Some of the country’s top telecommunications service providers are working with the federal government to send text messages with consular support information to Canadians abroad amid the COVID-19 pandemic.
Innovation Minister Navdeep Bains announced Wednesday that Rogers, Bell, Telus, Videotron, Freedom Mobile, Eastlink, and SaskTel have all agreed to help subscribers living or travelling outside of the country receive messages from Global Affairs Canada.
In a press release praising the telecom companies for ensuring their services remain uninterrupted at a time of increased demand, Bains said he was “pleased that Canada’s telecommunications service providers have acted quickly to help Canadians as they take steps to answer the call for social distancing.”
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Foreign Affairs Minister François-Philippe Champagne said the measures will help Canadians abroad during a difficult and critical period.
“Many Canadians abroad are currently relying on uninterrupted service from Canada’s telecommunications service providers to access consular services,” he said.
The messages will direct Canadians abroad to register for updates with Global Affairs Canada, as well as provide information on travel advisories and contacts for embassies and consulates. The messages will also share contacts for Global Affairs Canada’s 24/7 emergency response centre, which can be reached at 1-613-996-8885 and firstname.lastname@example.org.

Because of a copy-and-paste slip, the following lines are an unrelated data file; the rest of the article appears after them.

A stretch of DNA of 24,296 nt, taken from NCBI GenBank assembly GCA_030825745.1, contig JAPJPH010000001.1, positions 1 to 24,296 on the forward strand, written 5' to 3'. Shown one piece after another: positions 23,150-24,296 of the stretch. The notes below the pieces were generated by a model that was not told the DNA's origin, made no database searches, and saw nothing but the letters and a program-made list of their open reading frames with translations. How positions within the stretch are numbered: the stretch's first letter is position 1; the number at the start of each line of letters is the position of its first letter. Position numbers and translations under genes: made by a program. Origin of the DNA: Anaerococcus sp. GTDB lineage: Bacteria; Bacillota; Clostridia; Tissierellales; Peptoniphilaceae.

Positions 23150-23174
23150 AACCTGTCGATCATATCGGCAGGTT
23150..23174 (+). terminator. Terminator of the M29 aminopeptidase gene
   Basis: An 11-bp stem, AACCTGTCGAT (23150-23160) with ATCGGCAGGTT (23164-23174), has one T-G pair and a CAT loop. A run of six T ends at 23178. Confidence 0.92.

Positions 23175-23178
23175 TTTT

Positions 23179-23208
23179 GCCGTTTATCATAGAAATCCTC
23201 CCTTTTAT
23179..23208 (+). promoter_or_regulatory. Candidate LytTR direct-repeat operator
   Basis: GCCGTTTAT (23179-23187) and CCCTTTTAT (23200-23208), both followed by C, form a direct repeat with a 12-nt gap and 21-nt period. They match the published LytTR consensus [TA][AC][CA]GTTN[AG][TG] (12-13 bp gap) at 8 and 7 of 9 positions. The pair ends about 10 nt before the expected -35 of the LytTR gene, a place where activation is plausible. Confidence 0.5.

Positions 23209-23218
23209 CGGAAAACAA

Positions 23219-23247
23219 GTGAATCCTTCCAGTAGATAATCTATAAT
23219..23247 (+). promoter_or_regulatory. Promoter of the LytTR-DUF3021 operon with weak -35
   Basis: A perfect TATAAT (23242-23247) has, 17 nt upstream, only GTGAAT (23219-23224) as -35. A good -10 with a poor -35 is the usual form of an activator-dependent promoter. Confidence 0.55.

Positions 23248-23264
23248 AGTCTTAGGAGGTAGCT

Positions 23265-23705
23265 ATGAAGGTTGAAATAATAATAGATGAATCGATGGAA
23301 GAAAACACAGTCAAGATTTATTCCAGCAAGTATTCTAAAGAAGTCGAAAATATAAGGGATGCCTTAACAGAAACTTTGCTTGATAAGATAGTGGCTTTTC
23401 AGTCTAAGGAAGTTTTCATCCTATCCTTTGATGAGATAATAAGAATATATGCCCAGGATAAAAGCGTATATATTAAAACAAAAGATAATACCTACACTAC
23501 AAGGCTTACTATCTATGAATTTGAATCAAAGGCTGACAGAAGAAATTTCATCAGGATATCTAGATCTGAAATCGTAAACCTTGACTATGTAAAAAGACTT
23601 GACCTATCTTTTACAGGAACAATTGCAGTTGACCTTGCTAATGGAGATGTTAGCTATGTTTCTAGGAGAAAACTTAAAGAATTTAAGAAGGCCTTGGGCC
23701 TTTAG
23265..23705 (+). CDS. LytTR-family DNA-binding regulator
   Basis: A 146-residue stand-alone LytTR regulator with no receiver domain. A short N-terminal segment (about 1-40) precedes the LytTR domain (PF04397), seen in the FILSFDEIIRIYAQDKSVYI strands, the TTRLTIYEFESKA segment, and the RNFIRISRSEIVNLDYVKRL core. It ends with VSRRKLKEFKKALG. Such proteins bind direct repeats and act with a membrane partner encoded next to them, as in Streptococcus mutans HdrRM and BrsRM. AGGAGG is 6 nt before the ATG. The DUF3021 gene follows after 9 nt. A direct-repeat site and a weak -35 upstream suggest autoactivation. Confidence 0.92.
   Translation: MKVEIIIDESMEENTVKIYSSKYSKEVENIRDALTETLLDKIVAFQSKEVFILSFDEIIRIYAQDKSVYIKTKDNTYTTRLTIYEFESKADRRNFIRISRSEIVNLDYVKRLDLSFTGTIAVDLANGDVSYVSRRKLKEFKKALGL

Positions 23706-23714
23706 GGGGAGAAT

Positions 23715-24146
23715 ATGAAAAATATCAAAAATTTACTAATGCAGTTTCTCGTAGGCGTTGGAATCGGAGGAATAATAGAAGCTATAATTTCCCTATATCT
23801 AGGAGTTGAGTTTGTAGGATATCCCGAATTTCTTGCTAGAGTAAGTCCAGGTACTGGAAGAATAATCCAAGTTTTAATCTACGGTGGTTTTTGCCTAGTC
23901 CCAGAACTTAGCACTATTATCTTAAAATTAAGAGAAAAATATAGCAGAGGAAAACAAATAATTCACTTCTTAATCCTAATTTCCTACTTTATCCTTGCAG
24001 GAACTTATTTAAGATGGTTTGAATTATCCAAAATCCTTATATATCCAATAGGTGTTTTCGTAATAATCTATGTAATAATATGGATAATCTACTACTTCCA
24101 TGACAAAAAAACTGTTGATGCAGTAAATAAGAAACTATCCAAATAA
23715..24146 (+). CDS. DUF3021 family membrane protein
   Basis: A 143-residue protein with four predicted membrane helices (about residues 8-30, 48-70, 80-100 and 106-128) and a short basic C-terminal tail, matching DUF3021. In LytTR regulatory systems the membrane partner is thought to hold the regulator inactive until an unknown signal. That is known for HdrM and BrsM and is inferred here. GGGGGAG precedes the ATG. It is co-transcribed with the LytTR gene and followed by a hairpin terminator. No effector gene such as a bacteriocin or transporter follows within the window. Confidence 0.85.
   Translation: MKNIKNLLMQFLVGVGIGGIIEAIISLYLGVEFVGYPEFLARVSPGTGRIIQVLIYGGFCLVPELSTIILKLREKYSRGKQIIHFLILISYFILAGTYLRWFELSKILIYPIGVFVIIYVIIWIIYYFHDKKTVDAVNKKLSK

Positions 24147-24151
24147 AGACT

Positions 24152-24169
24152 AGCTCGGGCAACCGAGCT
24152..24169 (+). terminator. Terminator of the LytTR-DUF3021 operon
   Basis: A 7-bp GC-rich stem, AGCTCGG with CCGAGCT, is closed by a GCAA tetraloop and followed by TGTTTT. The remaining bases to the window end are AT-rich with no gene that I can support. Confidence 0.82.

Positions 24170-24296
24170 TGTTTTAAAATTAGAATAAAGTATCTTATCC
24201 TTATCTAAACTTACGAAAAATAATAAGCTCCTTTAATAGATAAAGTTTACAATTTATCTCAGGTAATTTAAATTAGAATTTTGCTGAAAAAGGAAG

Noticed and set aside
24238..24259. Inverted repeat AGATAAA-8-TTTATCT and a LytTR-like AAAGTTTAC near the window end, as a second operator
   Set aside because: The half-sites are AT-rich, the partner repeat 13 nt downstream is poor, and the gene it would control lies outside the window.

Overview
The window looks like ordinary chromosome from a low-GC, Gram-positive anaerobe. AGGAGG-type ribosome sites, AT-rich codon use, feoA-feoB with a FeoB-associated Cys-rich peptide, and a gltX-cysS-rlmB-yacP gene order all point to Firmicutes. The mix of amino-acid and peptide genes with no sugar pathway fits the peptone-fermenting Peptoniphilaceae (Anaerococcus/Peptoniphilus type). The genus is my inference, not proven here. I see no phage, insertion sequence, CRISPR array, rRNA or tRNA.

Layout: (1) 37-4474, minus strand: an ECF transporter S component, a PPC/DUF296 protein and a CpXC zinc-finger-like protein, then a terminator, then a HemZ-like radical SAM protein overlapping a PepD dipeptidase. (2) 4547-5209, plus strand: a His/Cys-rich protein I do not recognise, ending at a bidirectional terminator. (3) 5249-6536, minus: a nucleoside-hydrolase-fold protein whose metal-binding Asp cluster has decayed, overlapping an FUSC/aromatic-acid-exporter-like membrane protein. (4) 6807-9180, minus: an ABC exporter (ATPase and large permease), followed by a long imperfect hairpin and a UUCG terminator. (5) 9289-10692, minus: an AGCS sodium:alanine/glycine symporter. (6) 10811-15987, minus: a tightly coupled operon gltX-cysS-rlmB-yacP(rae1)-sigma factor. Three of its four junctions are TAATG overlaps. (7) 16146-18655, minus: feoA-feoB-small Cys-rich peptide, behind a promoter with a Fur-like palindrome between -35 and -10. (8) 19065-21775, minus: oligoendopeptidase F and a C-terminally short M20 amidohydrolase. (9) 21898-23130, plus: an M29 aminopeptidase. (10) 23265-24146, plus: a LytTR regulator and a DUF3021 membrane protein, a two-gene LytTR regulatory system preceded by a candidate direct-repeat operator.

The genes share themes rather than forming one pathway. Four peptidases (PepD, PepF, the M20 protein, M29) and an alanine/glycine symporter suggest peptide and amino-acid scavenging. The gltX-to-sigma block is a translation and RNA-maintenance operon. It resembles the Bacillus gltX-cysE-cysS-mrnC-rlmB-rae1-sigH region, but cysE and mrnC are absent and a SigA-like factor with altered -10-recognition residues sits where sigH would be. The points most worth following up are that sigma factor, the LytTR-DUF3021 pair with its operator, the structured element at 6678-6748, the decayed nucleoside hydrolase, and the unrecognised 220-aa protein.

Prime Minister Justin Trudeau told reporters Thursday that his government is working very hard to help Canadians return.
“It’s time for Canadians to come home from around the world,” he said at a news conference outside of his residence, where he is self-isolating because his wife tested positive for COVID-19.
“We recognize that will be a challenge. That’s why we sent out a text message to all Canadians overseas with information on how to share their situation and get in touch with consular services.”
Trudeau said his government is responding to the “overwhelming demand” for support from Canadians trying to get back home.
Trudeau also took to Twitter Wednesday to promote the initiative and caution Canadians not to dismiss the messages as a cellphone phishing scam.
“If you’re living or traveling abroad and you’ve received a text message with consular support information and key contact details, it’s not fake - so don’t delete it!” Trudeau wrote.
Meanwhile, Champagne has provided some new details about the scope of the challenge. He told The Globe and Mail some travellers will “have to stay where they are for the next few weeks” due to border and airspace restrictions, calling the situation the “biggest consular operation in peace time in the history of Canada.”
Global Affairs Canada received about 6,000 calls and 8,000 emails from Canadians abroad on Tuesday alone, the foreign affairs minister also told The Globe.
Trudeau announced Monday that Canada would close its borders to most non-Canadian citizens.
“Let me be clear: if you’re abroad, it’s time for you to come home,” he said then. “If you’ve just arrived, you must self-isolate for 14 days.”
On Wednesday, Trudeau confirmed the Canada-U.S. border would close to non-essential travel. The measure is expected to take effect overnight between Friday and Saturday, he said Thursday.
Canadians directly impacted by the pandemic and in need of financial assistance to get home can apply for an emergency loan of up to $5,000 — dubbed the COVID-19 Emergency Loan Program for Canadians Abroad — from the federal government.
Ottawa says the funds are meant to temporarily help those abroad “secure their timely return to Canada and to temporarily cover their life-sustaining needs while they work toward their return.”